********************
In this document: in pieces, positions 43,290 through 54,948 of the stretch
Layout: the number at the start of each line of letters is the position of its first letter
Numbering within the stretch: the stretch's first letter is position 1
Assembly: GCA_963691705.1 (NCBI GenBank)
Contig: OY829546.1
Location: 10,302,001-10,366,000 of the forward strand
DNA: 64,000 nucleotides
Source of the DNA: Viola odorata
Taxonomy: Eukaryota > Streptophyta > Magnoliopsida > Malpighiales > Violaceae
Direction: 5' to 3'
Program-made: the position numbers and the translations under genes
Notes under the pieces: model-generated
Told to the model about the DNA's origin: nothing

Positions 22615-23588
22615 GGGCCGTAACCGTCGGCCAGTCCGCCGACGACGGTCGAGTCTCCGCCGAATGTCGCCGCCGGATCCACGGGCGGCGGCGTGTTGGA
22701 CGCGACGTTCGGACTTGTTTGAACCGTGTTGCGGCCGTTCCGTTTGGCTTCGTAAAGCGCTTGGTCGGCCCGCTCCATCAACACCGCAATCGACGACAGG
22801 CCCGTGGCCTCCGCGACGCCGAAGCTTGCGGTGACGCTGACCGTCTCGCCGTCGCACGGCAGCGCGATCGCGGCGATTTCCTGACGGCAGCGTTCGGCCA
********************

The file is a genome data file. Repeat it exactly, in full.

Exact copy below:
In this document: in pieces, positions 43,290 through 54,948 of the stretch
Layout: the number at the start of each line of letters is the position of its first letter
Numbering within the stretch: the stretch's first letter is position 1
Assembly: GCA_963691705.1 (NCBI GenBank)
Contig: OY829546.1
Location: 10,302,001-10,366,000 of the forward strand
DNA: 64,000 nucleotides
Source of the DNA: Viola odorata
Taxonomy: Eukaryota > Streptophyta > Magnoliopsida > Malpighiales > Violaceae
Direction: 5' to 3'
Program-made: the position numbers and the translations under genes
Notes under the pieces: model-generated
Told to the model about the DNA's origin: nothing

Positions 22615-23588
22615 GGGCCGTAACCGTCGGCCAGTCCGCCGACGACGGTCGAGTCTCCGCCGAATGTCGCCGCCGGATCCACGGGCGGCGGCGTGTTGGA
22701 CGCGACGTTCGGACTTGTTTGAACCGTGTTGCGGCCGTTCCGTTTGGCTTCGTAAAGCGCTTGGTCGGCCCGCTCCATCAACACCGCAATCGACGACAGG
22801 CCCGTGGCCTCCGCGACGCCGAAGCTTGCGGTGACGCTGACCGTCTCGCCGTCGCACGGCAGCGCGATCGCGGCGATTTCCTGACGGCAGCGTTCGGCCA